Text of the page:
Guggenheim Center is 150 acres in the Adirondack Mountains near Saranac Lake. The diocese operates a summer camp for youth 12 to 18 years during July and August. The camp is in operation from mid-May through mid-October and is available for diocesan individuals, groups, or non-profit organizations. Reservations are made through the diocesan office. It is ironic that many aspects of the Guggenheim operation now fall under the chancellor’s watchful eye.

Deacon Crowley and Rita Seymour, his future wife, were both on staff that summer at camp. Deacon Crowley finished his bachelor’s degree work at Wadhams and graduated but gave up any thoughts of the priesthood. He and Rita, an Ogdensburg native, were married.

Rita, a nurse practitioner specializing in pediatric care, and Deacon Crowley were married in 1991. They have three daughters, Allison, Bethany and Margaret. Bethany is a medical student in Syracuse. Margaret is in the veterinary program at Long Island University. She, too, hopes to become a doctor, specializing in veterinary medicine. Allison is involved in consultant work, mostly on federal government projects.

Early in their marriage, Deacon Crowley says, he and Rita talked about the diaconate.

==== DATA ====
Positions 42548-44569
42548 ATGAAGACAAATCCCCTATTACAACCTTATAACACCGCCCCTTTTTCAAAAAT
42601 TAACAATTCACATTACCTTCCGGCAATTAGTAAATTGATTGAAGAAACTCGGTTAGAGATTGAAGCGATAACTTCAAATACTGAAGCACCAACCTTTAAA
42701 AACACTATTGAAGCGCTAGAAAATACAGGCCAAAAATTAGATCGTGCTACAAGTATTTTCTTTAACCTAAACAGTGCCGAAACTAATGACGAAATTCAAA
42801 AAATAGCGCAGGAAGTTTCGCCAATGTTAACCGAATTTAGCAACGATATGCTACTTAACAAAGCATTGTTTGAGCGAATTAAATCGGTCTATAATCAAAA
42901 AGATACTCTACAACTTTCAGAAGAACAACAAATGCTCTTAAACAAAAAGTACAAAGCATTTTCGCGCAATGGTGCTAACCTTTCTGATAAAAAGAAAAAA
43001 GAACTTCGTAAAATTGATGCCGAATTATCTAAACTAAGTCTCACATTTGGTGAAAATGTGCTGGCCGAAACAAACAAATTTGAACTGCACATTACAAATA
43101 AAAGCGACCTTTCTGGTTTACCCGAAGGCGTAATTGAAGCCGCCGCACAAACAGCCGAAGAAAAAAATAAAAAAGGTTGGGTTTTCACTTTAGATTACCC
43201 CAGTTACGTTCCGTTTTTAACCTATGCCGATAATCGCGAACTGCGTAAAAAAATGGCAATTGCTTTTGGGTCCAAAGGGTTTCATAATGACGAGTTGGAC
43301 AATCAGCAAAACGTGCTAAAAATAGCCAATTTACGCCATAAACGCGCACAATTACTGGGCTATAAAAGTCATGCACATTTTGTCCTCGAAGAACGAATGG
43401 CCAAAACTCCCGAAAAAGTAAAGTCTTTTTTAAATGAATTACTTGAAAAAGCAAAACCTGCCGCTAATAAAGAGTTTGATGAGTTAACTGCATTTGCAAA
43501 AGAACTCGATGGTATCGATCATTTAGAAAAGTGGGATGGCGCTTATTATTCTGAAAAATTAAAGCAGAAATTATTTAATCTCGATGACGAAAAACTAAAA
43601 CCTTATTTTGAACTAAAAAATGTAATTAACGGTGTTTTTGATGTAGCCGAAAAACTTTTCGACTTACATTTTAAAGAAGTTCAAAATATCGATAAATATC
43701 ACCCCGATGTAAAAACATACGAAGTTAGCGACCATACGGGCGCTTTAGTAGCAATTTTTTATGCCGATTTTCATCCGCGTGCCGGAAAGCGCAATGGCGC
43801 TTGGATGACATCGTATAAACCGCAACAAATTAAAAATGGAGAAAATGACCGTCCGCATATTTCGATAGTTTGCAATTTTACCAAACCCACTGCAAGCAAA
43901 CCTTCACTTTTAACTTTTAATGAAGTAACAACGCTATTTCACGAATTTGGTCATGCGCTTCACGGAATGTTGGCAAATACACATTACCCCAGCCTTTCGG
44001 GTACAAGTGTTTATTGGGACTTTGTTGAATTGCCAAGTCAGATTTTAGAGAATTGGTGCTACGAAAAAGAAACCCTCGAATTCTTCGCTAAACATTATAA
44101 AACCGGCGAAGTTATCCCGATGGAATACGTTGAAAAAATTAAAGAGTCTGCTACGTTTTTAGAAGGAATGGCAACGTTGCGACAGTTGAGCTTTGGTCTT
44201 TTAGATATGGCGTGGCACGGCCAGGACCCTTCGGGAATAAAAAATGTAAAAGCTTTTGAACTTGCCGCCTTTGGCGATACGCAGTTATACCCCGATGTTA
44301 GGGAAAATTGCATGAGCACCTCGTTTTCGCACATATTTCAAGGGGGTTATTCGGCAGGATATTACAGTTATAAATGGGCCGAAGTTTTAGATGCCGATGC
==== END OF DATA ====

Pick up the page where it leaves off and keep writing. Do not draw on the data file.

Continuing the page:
“We had discussions that someday I would probably enter the deacon formation program,” he said. “But the business, (Deacon Crowley operated a successful computer consulting company in Ogdensburg) and raising children had a priority over going back to school. When the kids were older, two were in college, that’s when the bug really bit.”

A deacon class had already been formed. Crowley mentioned his interest to Father Joseph Morgan, rector of St. Mary’s Cathedral parish.

Father Morgan advised the future deacon, “I better talk to my brother-in-law.”

Deacon Crowley’s brother-in-law is Father James W. Seymour. At the time, Father Seymour was vicar of Clergy for the diocese.

He spoke with Father Seymour and with Monsignor Robert H. Aucoin, director of the Deacon Formation program, about joining. They gave their blessing.

“My business was stable. I had a good group of employees, so I knew I could cut back my hours a little to devote time to study,” Deacon Crowley said. “At home there was less stress because two of the girls were already in college, so I only had one to chase around instead of three. So, I started formation. I think I was the only guy who walked in not already knowing everybody.”